I have learned the basics of c++ and found out that different c++ compilers behave differently especially when it comes to errors.

I would like the community to advice as to which compiler is the most popular and if it can be used with .net so that once I develop an application I would like to to be portable to different platforms.


Thank you,

What operating system are you using? I personally like g++ the best, but if you use Windows you may want to go another route.

I haven't done much programming on windows, but when I did I used a compiler called mingw. I haven't had any problems with it, but like I said I haven't done all too much programming with it.

I am on windows.

Which is the compiler most widely used in the industry ?

For MS-Windows, Microsoft compilers are naturally the most widely used by professional programmers because, for one reason, MS-Windows was written by Microsoft compilers. Here is one testimonial to that statement. Professionals rarly use the Express version, which is intended for learning. The Professional version is probably the most popular versions of Visual Studio 2008 series.

I use Microsoft Visual Studio Professional

if you are just starting out i would recommend the express versions.

I've dabbled around in other IDEs and with other compilers but i happen to like the MS Vis-studio IDE /Compiler the best.

The MSDN Library microsoft offers is very compiled as well.

Microsoft all around has taken very good care of it's programmers.

> which compiler is the most popular
the two mainstream c++ compilers are g++ (part of gcc) and vc++ (microsoft). and it is probably a good idea to stick to one of these; they are the most popular and attract the best support from third-party library and tool developers. both are also good as far as standards compliance is concerned. both (the express version of microsoft; the compiler is identical to that in the professional version) are free (well, neither is really free in terms of what you can do with them; but both are free in that you do not have to pay for them).
if you do not mind paying for a compiler, the comeau c++ compiler http://www.comeaucomputing.com/ would be a good option.

> if it can be used with .net so that once I develop an application I would like to to be portable to different platforms.
the notion of portability in standard c++ is source code portability; all these compilers would give you that.
the only c++/CLI compiler (that generates CIL which could run on many platforms) is the one from microsoft. other CLI implementations (like mono) do not provide c++ compiler support.

I use Bloodshed Dev c++, for its free but work well, I have bit problem when using .dll and such but probably its because I'm new with c++. Beside i can always find the solution from net.

But if .net compability is what you want then I guess visual c++ from visual studio is for you.

the only c++/CLI compiler (that generates CIL which could run on many platforms) is the one from microsoft. other CLI implementations (like mono) do not provide c++ compiler support.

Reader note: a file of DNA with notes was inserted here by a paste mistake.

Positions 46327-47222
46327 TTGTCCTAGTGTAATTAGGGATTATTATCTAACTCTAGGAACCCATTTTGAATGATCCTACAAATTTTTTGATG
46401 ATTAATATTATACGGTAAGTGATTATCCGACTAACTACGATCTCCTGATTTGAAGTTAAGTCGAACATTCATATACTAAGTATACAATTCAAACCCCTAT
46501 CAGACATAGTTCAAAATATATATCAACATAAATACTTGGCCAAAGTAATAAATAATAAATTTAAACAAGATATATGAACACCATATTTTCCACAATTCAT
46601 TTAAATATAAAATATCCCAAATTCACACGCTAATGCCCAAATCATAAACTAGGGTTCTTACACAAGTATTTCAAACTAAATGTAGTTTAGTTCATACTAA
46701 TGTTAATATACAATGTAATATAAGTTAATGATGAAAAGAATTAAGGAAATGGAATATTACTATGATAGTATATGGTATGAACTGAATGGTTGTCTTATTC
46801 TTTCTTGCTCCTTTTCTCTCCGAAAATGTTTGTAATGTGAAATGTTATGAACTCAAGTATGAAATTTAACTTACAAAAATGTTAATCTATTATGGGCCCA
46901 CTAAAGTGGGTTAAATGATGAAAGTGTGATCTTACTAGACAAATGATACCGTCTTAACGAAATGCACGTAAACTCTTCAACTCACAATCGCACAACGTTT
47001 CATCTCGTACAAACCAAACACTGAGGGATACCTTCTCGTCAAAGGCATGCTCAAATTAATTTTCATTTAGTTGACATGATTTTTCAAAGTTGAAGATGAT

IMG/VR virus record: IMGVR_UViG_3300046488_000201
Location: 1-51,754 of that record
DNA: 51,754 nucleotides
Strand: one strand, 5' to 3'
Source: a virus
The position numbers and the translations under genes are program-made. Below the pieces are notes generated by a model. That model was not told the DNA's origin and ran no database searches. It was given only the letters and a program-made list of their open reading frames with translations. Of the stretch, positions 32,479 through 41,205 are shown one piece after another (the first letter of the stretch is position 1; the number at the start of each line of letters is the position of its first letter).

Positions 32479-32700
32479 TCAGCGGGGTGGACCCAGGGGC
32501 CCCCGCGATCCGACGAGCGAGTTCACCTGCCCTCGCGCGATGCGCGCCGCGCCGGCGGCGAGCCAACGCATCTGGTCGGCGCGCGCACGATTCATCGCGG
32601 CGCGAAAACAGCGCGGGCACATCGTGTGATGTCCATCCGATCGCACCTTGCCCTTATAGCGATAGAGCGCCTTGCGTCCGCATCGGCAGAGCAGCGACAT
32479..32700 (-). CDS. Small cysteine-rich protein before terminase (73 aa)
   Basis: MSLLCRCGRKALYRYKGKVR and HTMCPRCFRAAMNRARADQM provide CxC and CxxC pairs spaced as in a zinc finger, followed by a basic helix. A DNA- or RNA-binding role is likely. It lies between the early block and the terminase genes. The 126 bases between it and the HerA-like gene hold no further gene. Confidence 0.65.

I think some Borland compilers will do that too.

The Bloodshed Dev C++ is an IDE. It uses MinGW (GCC).

I personally like the GCC.
Stroustrup likes the Microsoft C++.
Borland C++ is good too (but not always the best at standards-compliance).

Enjoy.

I would like the community to advice as to which compiler is the most popular and if it can be used with .net so that once I develop an application I would like to to be portable to different platforms.

.NET only works on windows and you need to use Visual Studio for it

.NET only works on windows and you need to use Visual Studio for it

you dont need to use the visual studio environment for .NET but it sure does make coding a hell of a lot easier :P

.NET only works on windows and you need to use Visual Studio for it

Well, that's the only official way of running it. .NET is actually just a runtime environment, similar to Java, and in theory you could run it on just about any platform (provided you had an implementation of the .NET runtime environment). On Linux, Mono is usually used to run .NET applications.

it may be worthwhile to clarify some terminology:
the Common Language Infrastructure (CLI) is an open specification (published under ECMA-335 and ISO/IEC 23271). Microsoft, Hewlett-Packard, Intel, and others worked to standardize CLI (2000) and it was ratified by the ECMA, with ISO standardization later (2003). CLI is a specification, not an implementation; it defines a virtualized execution-environment, a common type system and a common language specification that allows multiple high-level languages to be used on different computer platforms without being rewritten for specific architectures.

CLR (Common Language Runtime) is microsoft's implementation of CLI (and contains extensions outside the CLI specification). the .Net Framework and the .NET Compact Framework (for portable devices) are two CLR implementations. microsoft has two other CLI implementations; Silverlight (for use in web browsers on windows and Mac OS X) and Shared Source Common Language Infrastructure (a reference implementation of CLI available under the shared source licensing program).

two non-microsoft open source implementations are Mono (an implementation of CLI and accompanying technologies, championed by Novell) and Portable.NET (from GNU, part of the dotGNU project).

from: http://en.wikipedia.org/wiki/Common_Language_Infrastructure

This question has already been answered. Start a new discussion instead.